The uplands, lowlands and coastline of the Cambrian Mountains have a rich cultural and natural heritage, developed through a long history of working closely with the land and sea. In recent years, however, the area has suffered ecologically through habitat fragmentation and seabed damage, and economically through subsidy reliance and a dwindling job sector. There is an opportunity, however, for this project to revive the area’s previously diverse and abundant wildlife, while creating additional benefits for the local economy through traditional and new business enterprises. The first of its kind in Britain, this project will establish a continuous, nature-rich zone that stretches from the tops of mountains to the expanse of the sea, while providing a ground-breaking model for conservation and land-use in Wales and further afield.


The Cambrian Mountains

Situated across the central counties of Powys and Ceredigion, the project area stretches from the Pumlumon uplands (the highest part of Mid-Wales) to the marine-protected areas of Cardigan Bay. The Pumlumon massif forms the largest watershed in Wales and is the source of the rivers Severn, Wye and Rheidol. Overlapping with the Dyfi Biosphere Reserve and comprising the Dyfi National Nature Reserve, this area also contains several Sites of Special Scientific Interest and Special Areas of Conservation.

The wider area encompassing this project provides a diverse range of habitat types including grazed upland grassland, deciduous woodland, lowland pasture, saltmarshes, dune systems, freshwater lakes and rivers, an estuary and marine reefs. The communities who live here are rightly proud of this extraordinary but little-celebrated part of Wales.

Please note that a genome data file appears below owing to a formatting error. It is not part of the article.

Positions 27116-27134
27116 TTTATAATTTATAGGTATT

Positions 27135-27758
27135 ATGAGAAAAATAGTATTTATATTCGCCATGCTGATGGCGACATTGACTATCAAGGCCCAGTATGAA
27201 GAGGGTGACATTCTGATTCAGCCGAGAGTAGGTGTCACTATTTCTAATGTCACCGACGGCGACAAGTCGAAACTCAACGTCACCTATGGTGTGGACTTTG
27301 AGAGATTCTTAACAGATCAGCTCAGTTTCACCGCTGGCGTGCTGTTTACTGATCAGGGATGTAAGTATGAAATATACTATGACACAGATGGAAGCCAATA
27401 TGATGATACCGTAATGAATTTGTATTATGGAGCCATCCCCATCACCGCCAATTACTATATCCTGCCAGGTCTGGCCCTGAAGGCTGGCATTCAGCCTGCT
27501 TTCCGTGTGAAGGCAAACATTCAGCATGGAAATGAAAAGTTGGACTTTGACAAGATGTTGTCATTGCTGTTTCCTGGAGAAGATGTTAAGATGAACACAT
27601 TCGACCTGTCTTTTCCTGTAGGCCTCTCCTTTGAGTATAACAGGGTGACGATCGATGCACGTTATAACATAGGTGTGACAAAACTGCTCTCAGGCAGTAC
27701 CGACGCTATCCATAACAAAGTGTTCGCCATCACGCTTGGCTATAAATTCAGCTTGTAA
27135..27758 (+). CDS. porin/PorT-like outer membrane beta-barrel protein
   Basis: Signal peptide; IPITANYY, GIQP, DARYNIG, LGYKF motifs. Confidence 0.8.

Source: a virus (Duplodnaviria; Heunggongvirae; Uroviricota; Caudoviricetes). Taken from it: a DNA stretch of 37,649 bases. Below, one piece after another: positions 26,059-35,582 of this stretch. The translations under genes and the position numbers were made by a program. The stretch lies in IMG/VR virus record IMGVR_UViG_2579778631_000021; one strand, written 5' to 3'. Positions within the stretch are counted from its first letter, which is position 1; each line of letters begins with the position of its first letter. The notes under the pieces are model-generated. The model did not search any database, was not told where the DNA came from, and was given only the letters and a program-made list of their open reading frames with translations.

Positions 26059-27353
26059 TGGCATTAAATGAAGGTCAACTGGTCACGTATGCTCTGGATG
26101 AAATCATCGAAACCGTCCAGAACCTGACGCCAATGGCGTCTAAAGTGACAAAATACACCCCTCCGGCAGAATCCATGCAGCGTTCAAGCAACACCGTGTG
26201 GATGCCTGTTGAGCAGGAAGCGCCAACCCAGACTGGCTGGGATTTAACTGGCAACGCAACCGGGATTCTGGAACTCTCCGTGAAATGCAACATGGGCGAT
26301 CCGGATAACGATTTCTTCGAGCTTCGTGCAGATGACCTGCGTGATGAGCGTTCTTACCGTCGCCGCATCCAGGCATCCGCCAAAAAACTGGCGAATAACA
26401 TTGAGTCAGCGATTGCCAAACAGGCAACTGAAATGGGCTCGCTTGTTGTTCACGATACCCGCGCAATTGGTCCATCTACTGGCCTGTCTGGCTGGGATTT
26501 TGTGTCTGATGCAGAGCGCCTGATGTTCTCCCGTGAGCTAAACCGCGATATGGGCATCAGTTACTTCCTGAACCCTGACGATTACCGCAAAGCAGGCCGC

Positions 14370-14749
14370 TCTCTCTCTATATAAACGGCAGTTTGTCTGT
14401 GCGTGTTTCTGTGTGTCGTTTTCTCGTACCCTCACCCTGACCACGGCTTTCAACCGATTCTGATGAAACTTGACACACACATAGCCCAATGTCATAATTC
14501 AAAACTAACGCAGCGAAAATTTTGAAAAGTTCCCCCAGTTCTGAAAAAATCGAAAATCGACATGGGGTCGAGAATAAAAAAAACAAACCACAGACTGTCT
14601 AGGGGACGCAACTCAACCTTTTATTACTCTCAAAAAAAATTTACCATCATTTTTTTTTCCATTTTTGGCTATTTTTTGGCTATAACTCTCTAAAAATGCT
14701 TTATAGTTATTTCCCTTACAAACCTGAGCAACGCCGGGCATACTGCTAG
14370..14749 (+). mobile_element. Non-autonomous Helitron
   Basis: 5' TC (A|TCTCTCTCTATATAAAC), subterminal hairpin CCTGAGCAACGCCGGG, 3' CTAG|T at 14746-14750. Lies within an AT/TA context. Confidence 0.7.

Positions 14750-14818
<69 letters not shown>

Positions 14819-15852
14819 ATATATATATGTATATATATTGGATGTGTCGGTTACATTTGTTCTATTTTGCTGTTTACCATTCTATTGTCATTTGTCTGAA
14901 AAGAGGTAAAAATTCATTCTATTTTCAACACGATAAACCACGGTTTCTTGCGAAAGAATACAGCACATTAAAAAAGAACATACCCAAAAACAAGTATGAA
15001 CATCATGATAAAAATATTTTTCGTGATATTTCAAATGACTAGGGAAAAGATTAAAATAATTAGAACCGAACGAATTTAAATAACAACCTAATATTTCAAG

Project context and opportunity

Wales has lost a significant proportion of its natural habitat, including 44 per cent of upland heathland and 30 per cent of its wildlife-rich dune systems. Only 12 per cent of woodland in Wales is ancient or semi-natural, and much of that has become degraded and fragmented. This loss has led to a continuous decline in the number of breeding bird species and other key wildlife over the last 30 years. Fragile seabed communities are also being damaged by nomadic dredgers who, with little or no enforcement of regulations, occasionally fish illegally in Cardigan Bay.

The wider area, comprising 15,000 people in 11 communities and 250 farms, faces economic crisis and uncertainty post-Brexit. Low incomes, high dependency on subsidies and insufficient employment are all key factors in the struggle of local communities to keep young people in the area (the average age of farmers in Wales is now 61).

There is an opportunity, however, to develop a new, collaborative, landscape-scale approach to managing the land and sea in mid-Wales, one that provides a more diversified and sustainable alternative to the existing farm business model.

What the project will do

Pine marten in flowering heather.
Peter Cairns/Wild Media Foundation

This project will restore a continuous, nature-rich area, encompassing 10,000 ha of land and 284 km2 of sea, which runs from the Pumlumon massif, down through wooded valleys to the Dyfi Estuary, and finally flows out into Cardigan Bay. Flourishing ecosystems in this area will support a prospering, diversified, nature-based economy.

To achieve this, the project will:

  • Develop an overarching vision and co-manage the area with local communities, public bodies, NGOs, businesses and relevant experts through a locally-led partnership
  • Support local enterprises in creating an innovative range of products and services for low-impact tourism and recreation, such as a community-run bunkhouse and visitor hub
  • Restore the wider area so that a range of economic enterprises that are founded on the value of nature can be sustained, such as continuous-cover forestry, harvesting of natural products, and value-added meat production and fishing
  • Create ecological corridors through restoration work with existing landowners and strategically purchasing connective land where appropriate to enhance ecological processes by removing artificial barriers to natural river flow and encouraging the grazing and free movement of wildlife. Absent species such as the beaver will be considered for reintroduction
  • Restore and expand priority habitats such as montane scrub, blanket bog, grasslands, coastal saltmarsh and living reefs, allowing populations of native species including pine martens, horseshoe bats and lobsters to recover and colonise new areas

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